Sure, my dad invested in a couple of properties back in the day, one of which increased considerably in value and allowed us to buy this farm – all cash! But for every increase in value, there was a broken faucet leaking money. It wasn’t ideal, and he gave up on it, as well as his attempts of running a business.
What he did wrong wasn’t messing up the investments, but giving up. Quitting kills all chances of success, 100%. If you keep going, you are certain to succeed.
Back to the main topic: if my parents know these things, and have run businesses, why did they fail? The answer hovers above this paragraph.
The key point, though, is implementation. Knowledge in its dormant state is as useful as a dusty book on your shelf. It’s there, but does absolutely nothing for you.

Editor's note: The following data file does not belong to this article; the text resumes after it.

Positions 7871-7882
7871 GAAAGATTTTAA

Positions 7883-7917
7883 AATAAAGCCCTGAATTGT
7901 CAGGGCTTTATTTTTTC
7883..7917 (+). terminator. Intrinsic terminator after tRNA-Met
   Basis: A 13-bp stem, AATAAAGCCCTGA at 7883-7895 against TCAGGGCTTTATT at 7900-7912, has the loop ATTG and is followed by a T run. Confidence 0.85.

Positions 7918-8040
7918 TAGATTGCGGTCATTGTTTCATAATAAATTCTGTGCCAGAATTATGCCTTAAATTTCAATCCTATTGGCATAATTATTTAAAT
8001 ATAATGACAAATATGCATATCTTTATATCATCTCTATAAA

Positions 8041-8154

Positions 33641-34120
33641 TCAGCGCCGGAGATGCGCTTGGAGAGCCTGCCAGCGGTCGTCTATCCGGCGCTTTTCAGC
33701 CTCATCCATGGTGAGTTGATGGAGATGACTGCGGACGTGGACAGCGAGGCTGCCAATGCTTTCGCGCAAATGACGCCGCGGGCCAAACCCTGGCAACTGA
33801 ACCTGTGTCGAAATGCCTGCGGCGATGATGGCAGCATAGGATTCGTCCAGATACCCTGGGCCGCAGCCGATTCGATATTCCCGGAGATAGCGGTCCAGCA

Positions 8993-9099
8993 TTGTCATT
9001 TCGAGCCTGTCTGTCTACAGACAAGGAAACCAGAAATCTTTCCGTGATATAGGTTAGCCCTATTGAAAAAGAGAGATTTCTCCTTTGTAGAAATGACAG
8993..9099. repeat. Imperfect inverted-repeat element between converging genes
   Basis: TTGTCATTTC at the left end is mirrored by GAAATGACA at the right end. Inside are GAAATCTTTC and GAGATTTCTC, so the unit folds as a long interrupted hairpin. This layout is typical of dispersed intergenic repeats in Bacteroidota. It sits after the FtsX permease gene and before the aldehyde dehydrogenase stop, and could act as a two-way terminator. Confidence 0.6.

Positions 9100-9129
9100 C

Instead of reflecting on it, you may instead blame other people and find excuses. You might say that they had different circumstances, that they have people backing them. You know the drill.
It’s wrong. Other people don’t have all those things. They acquired them. Sure, some people inherit money or connections, but if they can’t manage finances and relationships, it all goes down the drain. So they learn how to use these assets. Average people don’t think about learning, but about getting rich from doing the same things they’ve always been doing.
Knowledge needs implementation. It can’t just sit there. If you don’t use it, someone else will. And then you will complain that they stole your favorite toy. You aren’t entitled, you need to work for it.
You need to put your knowledge into action. But first, you need to understand it. Blindly listening to others won’t do it. It’s like watching someone do a math calculation and then trying to do it yourself, without learning the essential components of a math problem. You can’t do calculus if you haven’t mastered multiplication, as well as all the other basics.
You can’t get rich by trying to do calculus, if you don’t know multiplication.
You won’t get rich by reading books. Going to seminars and taking notes also won’t make you rich. Doing the same thing that millions of people around the world are doing, definitely won’t give you any degree of financial wealth.